IPv6 with OpenWRT and SixXS

WNDR3700v2 Package

WNDR3700v2 Package

Lately I wanted to try using IPv6. The first part I needed was an IPv6 capable router. Since I was always interested running Linux on my router I picked one which is ready to run OpenWRT on it. Netgear WNDR3700 seems to match my needs: Pretty common in the OpenWRT community, 16 MiB flash (4 MiB is the absolute minimum, 8 MiB should be fine for IPv6 use. More flash, more space to play with :-)). But take care: Lately Netgear made a new revision, v3, which is not compatible with OpenWRT, or at least no yet.


My provider says he is still working on implementing IPv6, he don’t know when it’s ready, but it should be in the next months… That’s way too long 🙂 So I decided using one of these tunneling solutions. Wikipedia has a list of tunnel brokers, I chose SixXS. After Signup you have to wait some hours until your account request is being processed. After the approval you get a username, password and 25 credits. These credits are needed to get a tunnel and your own subnet, for each of them you need 15 credits, which makes 30 for both. The first thing you do is requesting a tunnel. Some hours later, you should get a tunnel approval with your Tunnel Id. You can earn 5 credits by operating the tunnel a week. So after you have a tunnel, one has to wait another week to request a subnet. For me it took about two hours to get the account and another two hours to get the tunnel, so they are pretty fast!

SixXS has a how-to on their Wiki. Just follow the right instructions and you should get what you want. Nevertheless I describe the setup in detail here. After installing OpenWRT (in my case Backfire 10.03.1-RC5 was the latest release) I had to install some software packages as well. Log-in to your router using SSH.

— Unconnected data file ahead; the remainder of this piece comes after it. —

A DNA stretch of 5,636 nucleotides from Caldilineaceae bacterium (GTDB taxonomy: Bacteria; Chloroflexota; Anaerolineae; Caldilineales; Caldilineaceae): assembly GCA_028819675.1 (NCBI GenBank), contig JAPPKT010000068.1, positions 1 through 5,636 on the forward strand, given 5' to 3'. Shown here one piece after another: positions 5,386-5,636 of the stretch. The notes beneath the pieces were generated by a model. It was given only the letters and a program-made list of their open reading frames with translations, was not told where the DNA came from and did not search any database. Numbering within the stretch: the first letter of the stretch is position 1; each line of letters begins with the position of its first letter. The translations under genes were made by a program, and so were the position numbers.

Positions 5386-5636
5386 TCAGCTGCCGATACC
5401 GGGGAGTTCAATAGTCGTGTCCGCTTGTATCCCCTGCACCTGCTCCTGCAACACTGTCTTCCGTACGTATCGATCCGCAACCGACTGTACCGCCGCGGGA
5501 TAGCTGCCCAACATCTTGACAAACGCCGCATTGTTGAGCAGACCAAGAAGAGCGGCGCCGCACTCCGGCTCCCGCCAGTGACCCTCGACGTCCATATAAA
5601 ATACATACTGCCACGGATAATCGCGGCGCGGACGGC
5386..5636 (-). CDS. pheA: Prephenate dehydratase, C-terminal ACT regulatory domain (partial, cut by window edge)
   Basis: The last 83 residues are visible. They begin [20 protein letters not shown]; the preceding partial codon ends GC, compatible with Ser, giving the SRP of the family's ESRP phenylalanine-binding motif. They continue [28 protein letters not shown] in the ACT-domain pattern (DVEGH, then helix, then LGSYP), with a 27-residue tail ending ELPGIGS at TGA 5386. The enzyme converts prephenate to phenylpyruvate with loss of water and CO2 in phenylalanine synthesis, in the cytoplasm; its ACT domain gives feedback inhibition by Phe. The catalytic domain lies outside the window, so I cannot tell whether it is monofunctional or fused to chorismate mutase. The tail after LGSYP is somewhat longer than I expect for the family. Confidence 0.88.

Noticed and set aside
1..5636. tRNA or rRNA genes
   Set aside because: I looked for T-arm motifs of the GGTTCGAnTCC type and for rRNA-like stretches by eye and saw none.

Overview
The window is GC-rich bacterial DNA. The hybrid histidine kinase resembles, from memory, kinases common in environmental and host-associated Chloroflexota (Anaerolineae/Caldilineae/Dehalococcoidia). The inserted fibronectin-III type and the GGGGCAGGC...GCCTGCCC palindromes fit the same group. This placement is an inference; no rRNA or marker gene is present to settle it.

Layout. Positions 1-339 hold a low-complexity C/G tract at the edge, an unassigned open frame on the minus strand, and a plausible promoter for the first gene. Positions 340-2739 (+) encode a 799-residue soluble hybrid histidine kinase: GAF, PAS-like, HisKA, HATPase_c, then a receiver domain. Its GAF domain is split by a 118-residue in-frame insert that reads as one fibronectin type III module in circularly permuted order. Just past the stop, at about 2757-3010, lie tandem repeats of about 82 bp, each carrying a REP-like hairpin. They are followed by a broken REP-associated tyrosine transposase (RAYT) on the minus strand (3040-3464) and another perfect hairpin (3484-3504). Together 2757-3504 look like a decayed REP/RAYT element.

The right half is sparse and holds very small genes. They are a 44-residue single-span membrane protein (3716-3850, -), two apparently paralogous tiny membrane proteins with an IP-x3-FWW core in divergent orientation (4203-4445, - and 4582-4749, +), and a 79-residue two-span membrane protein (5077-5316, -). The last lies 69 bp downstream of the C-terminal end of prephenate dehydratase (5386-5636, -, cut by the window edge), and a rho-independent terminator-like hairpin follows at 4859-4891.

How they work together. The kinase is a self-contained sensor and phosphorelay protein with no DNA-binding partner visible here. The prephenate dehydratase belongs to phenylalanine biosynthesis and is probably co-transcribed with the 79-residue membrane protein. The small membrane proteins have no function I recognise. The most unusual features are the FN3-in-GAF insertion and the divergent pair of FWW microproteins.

opkg update
opkg install kmod-ipv6
opkg install kmod-ip6tables
opkg install ip6tables
opkg install ip
opkg install kmod-tun
opkg install aiccu
opkg install ntpclient

Aiccu (Automatic IPv6 Connectivity Client Utility) is a demon which get information about the tunnel and starts it. Edit /etc/config/aiccu using vi and add this text:

config aiccu
       option username         'ABC1-SIXXS'
       option password         '1234'
       option protocol         'tic'
       option server           'tic.sixxs.net'
       option interface        'sixxs'
       option tunnel_id        'T12345'
       option requiretls       '0'
       option defaultroute     '1'
       option nat              '1'
       option heartbeat        '1'

Replace the username, password and tunnel_id with your values. The next command starts the tunnel:

/etc/init.d/aiccu start

Check if your tunnel is working by pinging Google:

# ping6 ipv6.google.com
PING ipv6.google.com (2a00:1450:4001:c01::69): 56 data bytes
64 bytes from 2a00:1450:4001:c01::69: seq=0 ttl=55 time=25.111 ms
64 bytes from 2a00:1450:4001:c01::69: seq=1 ttl=55 time=25.168 ms

Looks good. Because IPv6 needs no NAT “hack’s” to extend the address space you have to assign a own subnet to your clients. This is done using Radvd (Router Advertisement Daemon). Read about that in my next post in about a week…

Update 08.10.2011:
You have to enable the aiccu service to make sure the service is started automatically at bootup and when the WAN interface is reconnected:

/etc/init.d/aiccu enable

(This is the same when clicking on the “Disabled” button under System => Startup.)

Leave a Comment